Hydrochem Inc. processed oxide to make blank condutronic plates. The company maintained an actual process
costing system as the basis for cost of goods sold determination and inventory valuation. However, the company's new
controller, Mohini Dang, was considering adopting a standard costing system for management reporting purposes. She
believed a standard costing system would provide Hydrochem management with better information and would facilitate that
identification of any deviations from the plan. To test her hypothesis, Dang decided to compare Hydrochem's financial
statements for the month based on actual costs with those same financial statements based on standard costs.
Dang calculates the company's current standard cost per plate to be $21.65 and found that typically the company
produced and sold 70,000 plates each month at an average sales price of $27.00 per plate. Budgeted manufacturing overhead
for factory, rent, equipment depreciation, supervision, utilities, and other manufacturing-related costs was $311,500 per
month, or $4.45 per plate at a normal production volume. Of the amount $175,000 was considered to be fixed, and the
remainder varied primarily on the basis of machine hours. Each plate manufactured by Hydrochem required 1.5 machine
hours to produce.
In order to determine which would be a better system for Hydrochem, standard or actual, Dang decided to create two
sets of balance sheets and income statements so that she may analyze the results and determine an answer.
Companies that use process-costing systems produce masses of identical or similar units of output. In such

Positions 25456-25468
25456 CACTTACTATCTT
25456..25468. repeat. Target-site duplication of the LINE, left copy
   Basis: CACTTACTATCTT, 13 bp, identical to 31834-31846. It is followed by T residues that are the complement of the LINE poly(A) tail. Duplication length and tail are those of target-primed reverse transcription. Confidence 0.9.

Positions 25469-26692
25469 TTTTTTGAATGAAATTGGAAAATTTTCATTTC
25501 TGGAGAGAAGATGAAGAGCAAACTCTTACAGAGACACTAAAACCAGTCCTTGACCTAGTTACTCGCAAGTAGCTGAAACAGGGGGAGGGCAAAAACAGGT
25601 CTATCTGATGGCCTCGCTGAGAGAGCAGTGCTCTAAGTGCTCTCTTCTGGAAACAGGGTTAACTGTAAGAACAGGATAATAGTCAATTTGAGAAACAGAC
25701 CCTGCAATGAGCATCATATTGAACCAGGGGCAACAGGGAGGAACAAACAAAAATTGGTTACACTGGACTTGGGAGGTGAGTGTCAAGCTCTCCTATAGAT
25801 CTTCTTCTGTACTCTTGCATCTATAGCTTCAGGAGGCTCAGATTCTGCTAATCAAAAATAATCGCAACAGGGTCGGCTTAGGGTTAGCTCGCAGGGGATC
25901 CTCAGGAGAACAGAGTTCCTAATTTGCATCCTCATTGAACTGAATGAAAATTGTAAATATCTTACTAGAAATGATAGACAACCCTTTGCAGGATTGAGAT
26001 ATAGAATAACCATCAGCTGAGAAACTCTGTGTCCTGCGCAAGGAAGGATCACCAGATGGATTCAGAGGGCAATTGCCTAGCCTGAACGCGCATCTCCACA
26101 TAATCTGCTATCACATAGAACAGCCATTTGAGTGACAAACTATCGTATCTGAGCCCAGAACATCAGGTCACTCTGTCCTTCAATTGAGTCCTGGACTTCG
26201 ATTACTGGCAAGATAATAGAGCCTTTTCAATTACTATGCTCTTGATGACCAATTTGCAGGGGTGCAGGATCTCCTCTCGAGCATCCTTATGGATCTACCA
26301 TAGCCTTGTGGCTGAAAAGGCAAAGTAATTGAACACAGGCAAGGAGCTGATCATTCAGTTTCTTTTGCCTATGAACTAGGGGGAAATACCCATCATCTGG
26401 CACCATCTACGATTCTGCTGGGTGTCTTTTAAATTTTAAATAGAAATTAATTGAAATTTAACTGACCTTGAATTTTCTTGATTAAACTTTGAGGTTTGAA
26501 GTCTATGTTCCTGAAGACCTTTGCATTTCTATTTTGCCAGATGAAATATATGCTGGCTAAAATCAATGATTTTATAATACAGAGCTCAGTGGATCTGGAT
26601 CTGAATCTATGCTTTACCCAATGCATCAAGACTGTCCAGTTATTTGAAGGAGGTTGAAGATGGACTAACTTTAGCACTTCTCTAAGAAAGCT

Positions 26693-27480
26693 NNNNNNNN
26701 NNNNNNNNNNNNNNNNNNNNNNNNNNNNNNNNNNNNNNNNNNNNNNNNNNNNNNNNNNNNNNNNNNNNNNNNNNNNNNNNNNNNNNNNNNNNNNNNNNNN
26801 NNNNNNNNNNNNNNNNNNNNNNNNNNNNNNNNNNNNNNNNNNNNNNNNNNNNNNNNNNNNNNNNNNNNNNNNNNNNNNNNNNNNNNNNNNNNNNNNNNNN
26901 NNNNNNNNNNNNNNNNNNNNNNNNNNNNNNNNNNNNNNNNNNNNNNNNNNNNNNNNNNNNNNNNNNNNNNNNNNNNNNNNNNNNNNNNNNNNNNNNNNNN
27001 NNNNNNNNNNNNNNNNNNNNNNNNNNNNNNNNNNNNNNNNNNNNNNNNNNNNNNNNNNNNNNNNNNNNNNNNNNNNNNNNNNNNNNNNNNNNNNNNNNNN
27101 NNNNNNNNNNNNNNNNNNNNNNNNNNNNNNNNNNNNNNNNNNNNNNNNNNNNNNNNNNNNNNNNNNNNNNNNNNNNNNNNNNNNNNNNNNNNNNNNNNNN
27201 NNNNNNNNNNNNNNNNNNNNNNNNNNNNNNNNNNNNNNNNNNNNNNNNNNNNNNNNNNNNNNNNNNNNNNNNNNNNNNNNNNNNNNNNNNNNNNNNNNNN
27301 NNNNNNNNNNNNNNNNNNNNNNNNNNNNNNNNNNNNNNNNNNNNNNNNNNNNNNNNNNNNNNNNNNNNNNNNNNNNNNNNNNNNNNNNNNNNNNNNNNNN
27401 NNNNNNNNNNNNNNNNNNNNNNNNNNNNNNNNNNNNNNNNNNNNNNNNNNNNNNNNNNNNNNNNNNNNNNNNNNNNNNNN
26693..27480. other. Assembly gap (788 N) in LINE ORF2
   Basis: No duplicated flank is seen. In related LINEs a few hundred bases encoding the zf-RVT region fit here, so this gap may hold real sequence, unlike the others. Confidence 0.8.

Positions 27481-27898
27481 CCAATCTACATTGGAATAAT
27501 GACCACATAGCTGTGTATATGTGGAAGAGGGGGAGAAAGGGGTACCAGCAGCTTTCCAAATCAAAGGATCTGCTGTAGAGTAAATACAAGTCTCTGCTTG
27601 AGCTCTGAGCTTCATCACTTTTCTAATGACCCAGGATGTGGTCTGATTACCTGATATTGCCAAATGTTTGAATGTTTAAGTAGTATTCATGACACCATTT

companies, it is fairly easy to set standards for quantities of inputs needed to produce output. Standard cost per input unit can
then be multiplied by input quantity standards to develop standard cost per output unit. Complex conditions are frequently
found, for example, in plants which manufacture rubber products, textiles, ceramics, paints, and packaged food products. In
each of these cases, the broad averaging procedure of actual process costing were used, the result would be inaccurate costs
for each product. Therefore, the standard-costing method of process costing is widely used in these industries.
Under the standard-costing method, teams of design and process engineers, operations personnel, and management
accountants work together to determine separate standard costs per equivalent unit on the basis of different technical
processing specifications for each product. Identifying standard costs for each product overcomes the disadvantage of costing
all products at a single average amount, as under actual costing.
A standard costing system is a costing system that traces direct costs to output produced by multiplying the standard